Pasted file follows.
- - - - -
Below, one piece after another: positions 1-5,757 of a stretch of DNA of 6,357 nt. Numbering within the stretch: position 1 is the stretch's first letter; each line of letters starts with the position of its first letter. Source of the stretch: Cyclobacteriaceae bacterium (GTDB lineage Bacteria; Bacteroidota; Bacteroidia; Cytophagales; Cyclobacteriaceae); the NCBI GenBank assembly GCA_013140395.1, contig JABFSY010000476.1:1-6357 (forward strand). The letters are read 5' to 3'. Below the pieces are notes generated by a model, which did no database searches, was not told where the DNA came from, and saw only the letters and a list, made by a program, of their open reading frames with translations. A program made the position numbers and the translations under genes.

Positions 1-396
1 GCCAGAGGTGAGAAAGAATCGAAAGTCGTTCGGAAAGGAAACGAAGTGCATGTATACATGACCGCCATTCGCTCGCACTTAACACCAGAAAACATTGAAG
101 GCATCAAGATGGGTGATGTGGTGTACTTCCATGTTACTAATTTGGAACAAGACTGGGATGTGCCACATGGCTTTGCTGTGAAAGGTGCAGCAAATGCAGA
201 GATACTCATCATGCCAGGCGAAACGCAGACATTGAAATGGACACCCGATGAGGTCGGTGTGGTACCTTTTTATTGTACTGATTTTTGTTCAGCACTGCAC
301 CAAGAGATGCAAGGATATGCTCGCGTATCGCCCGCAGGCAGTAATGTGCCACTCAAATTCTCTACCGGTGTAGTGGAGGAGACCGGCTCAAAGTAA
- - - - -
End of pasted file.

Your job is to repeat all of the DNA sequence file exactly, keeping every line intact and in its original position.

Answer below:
Below, one piece after another: positions 1-5,757 of a stretch of DNA of 6,357 nt. Numbering within the stretch: position 1 is the stretch's first letter; each line of letters starts with the position of its first letter. Source of the stretch: Cyclobacteriaceae bacterium (GTDB lineage Bacteria; Bacteroidota; Bacteroidia; Cytophagales; Cyclobacteriaceae); the NCBI GenBank assembly GCA_013140395.1, contig JABFSY010000476.1:1-6357 (forward strand). The letters are read 5' to 3'. Below the pieces are notes generated by a model, which did no database searches, was not told where the DNA came from, and saw only the letters and a list, made by a program, of their open reading frames with translations. A program made the position numbers and the translations under genes.

Positions 1-396
1 GCCAGAGGTGAGAAAGAATCGAAAGTCGTTCGGAAAGGAAACGAAGTGCATGTATACATGACCGCCATTCGCTCGCACTTAACACCAGAAAACATTGAAG
101 GCATCAAGATGGGTGATGTGGTGTACTTCCATGTTACTAATTTGGAACAAGACTGGGATGTGCCACATGGCTTTGCTGTGAAAGGTGCAGCAAATGCAGA
201 GATACTCATCATGCCAGGCGAAACGCAGACATTGAAATGGACACCCGATGAGGTCGGTGTGGTACCTTTTTATTGTACTGATTTTTGTTCAGCACTGCAC
301 CAAGAGATGCAAGGATATGCTCGCGTATCGCCCGCAGGCAGTAATGTGCCACTCAAATTCTCTACCGGTGTAGTGGAGGAGACCGGCTCAAAGTAA